currently unsigned first-rounders don't turn pro, I would be surprised.
Ted (St. Louis, MO): You mentioned that Ramsey
received the 5th highest bonus for a college senior. Do you see him as
being on par with those other players, talent-wise?
The Cardinals better hope he's better than
that, because Matt LaPorta, Kenny Baugh, Casey Weathers and Josh Fields
haven't turned out too well. All those guys ranked higher on our
predraft rankings than Ramsey (No. 51 on the BA 500), but I do like
Ramsey's bat and love his makeup. If he can play second base, all the
Tom (San Francisco, CA): Jim, do you envision the Jays getting Stroman, DeJong & Kellogg into the fold? Thanks.
Stroman and DeJong, yes. Not sure there will be enough money left to sign Kellogg, though I don't know his asking price.
Ted (St. Louis, MO): How surprised were you to see that Ramsey had signed so close to slot?
As a senior, I thought he'd come in closer
to $1.25 million than the $1.775 million pick value (he got $1.6
million). But it sounds like there were teams close behind the Cardinals
willing to pay him if he got to them, so that helped.
Ted (St. Louis, MO): With Taveras playing so
well in Springfield, as well as Miller struggling in Memphis, how close
would you say he is to taking the spot as the #1 prospect in the Cards'
Very close. I think you can make an argument for either guy. I'm leaning toward Taveras.
Jack (Toronto): Jim, if buying out a college
football commitment in the future wouldn't count against any draft
budget, do you see teams exploiting this by signing players for under
slot with wink, wink deals of giving them the rest of whatever they want
in a year? I know teams typically like to control their players
exclusively and injury is always a concern, but this almost sounds like a
good approach for some teams to encourage a player or two to go this
route and allocate some of that players slot amount to other picks in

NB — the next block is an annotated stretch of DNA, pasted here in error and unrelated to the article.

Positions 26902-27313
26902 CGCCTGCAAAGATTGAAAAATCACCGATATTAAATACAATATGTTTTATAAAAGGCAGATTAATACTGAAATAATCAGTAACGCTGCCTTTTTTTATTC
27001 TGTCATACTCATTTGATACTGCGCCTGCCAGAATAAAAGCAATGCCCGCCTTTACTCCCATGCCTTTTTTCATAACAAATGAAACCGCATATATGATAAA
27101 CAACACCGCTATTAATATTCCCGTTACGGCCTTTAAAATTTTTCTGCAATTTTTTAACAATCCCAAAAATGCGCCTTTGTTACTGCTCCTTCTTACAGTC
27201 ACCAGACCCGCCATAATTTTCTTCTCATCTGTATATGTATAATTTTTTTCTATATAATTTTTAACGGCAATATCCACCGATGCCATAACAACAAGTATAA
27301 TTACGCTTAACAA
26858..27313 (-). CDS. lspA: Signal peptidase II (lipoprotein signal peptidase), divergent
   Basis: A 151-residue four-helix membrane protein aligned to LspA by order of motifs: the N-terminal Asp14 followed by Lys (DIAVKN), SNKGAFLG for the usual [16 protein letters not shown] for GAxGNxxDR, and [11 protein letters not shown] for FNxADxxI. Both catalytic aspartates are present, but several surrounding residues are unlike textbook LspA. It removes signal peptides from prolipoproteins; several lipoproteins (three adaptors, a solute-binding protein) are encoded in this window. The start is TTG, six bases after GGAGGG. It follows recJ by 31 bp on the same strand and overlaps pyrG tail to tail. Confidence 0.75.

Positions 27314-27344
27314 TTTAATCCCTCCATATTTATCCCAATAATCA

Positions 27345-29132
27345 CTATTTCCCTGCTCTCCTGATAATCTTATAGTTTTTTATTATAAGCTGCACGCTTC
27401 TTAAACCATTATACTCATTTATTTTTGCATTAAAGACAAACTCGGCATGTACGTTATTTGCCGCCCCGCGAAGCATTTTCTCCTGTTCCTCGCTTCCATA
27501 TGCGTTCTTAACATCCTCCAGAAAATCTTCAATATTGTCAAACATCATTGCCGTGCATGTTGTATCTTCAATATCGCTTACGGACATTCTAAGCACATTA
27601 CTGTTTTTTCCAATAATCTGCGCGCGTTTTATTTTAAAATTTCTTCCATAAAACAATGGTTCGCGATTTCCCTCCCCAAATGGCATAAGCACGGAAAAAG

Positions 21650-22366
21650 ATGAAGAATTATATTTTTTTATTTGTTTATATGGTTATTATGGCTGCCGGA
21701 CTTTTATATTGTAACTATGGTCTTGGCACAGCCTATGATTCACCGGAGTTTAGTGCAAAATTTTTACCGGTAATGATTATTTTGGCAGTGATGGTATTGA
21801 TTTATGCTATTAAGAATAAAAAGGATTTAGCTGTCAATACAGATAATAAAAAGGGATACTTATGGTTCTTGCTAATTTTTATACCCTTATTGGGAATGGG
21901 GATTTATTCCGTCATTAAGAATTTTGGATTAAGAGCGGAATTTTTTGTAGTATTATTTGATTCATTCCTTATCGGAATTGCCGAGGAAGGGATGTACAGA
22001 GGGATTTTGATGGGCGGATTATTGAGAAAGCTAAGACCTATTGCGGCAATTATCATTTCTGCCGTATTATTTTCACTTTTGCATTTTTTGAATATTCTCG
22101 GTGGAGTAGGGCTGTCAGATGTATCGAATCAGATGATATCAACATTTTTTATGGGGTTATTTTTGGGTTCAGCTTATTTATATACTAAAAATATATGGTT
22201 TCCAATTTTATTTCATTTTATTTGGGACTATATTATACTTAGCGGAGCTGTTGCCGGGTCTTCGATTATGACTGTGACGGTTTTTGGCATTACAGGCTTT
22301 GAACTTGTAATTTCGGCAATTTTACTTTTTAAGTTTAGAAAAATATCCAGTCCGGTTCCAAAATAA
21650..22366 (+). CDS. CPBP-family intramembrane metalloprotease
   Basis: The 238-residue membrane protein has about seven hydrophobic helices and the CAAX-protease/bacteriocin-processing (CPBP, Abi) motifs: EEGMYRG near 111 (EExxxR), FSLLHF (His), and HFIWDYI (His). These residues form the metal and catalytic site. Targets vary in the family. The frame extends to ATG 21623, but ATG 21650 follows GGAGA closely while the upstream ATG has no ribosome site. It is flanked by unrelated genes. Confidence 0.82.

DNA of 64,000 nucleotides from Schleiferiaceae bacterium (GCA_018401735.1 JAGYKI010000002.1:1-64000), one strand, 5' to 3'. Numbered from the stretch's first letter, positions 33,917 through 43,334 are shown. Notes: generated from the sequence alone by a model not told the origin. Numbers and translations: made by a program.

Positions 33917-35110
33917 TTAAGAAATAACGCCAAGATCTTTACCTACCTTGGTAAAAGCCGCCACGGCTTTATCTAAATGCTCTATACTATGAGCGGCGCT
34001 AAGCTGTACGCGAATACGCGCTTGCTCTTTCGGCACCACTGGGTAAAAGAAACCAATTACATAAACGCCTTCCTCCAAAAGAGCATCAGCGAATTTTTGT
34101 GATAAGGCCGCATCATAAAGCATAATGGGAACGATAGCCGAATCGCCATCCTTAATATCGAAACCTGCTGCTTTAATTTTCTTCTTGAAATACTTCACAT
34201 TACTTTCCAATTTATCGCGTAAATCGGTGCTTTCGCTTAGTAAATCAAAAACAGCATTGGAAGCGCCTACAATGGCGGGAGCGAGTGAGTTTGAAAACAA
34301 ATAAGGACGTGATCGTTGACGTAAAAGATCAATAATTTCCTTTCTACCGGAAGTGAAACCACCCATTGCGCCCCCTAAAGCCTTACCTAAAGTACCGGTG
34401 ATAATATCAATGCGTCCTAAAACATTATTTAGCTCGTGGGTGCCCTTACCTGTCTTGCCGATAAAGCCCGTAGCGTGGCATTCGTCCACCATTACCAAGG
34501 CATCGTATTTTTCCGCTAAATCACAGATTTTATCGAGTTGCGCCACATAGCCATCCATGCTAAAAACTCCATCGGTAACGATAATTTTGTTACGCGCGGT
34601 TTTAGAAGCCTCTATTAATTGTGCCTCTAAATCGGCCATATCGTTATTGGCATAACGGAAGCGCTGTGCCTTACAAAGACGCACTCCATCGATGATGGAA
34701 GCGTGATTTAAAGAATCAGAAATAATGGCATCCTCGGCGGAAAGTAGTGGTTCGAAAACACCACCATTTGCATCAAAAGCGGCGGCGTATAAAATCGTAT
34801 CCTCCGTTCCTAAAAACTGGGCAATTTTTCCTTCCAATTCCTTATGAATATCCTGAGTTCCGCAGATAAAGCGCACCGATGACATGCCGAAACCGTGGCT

the current draft.
It will be interesting to see how this
plays out. I assume you're asking in regard to Anthony Alford, and
there's plenty of precedent of teams ripping up a football player's
original draft contract and giving him more money to focus solely on
baseball. If there's any prearranged deal, that would be against MLB
rules. But if it happens naturally, it seems fair to me. There are so
few legitimate baseball prospects playing college football, though, so I
don't see it becoming a huge issue.
Mitch (NJ): More I read about Albert Almora,
more I wonder if he was slightly over-hyped. Nice, all around talent
with good tools ... but doesn't seem to have elite tools. Why were
folks so high on him, or was it a byproduct of this draft?
I wouldn't say he has elite tools, but he
has good tools that play up because of great instincts. His ceiling may
not be quite as high as some of the guys at the top of this draft, but
his floor isn't as low as theirs either.
Aaron (Metroplex): Does Profar change positions, or how do you project him in Texas or do you see him being trade bait?
Depends on whether he sticks with the
Rangers. If he does, I believe Andrus stays at shortstop and Profar may
go to second base and push Kinsler to the outfield. If he gets traded,
no reason Profar can't stay at shortstop.
I'm off to chase some more draft signings
and peruse our in-progress Midseason Top 50 Prospects list. Ask BA
returns on Monday, and I'll be back to answer more questions next
Wednesday. See you then!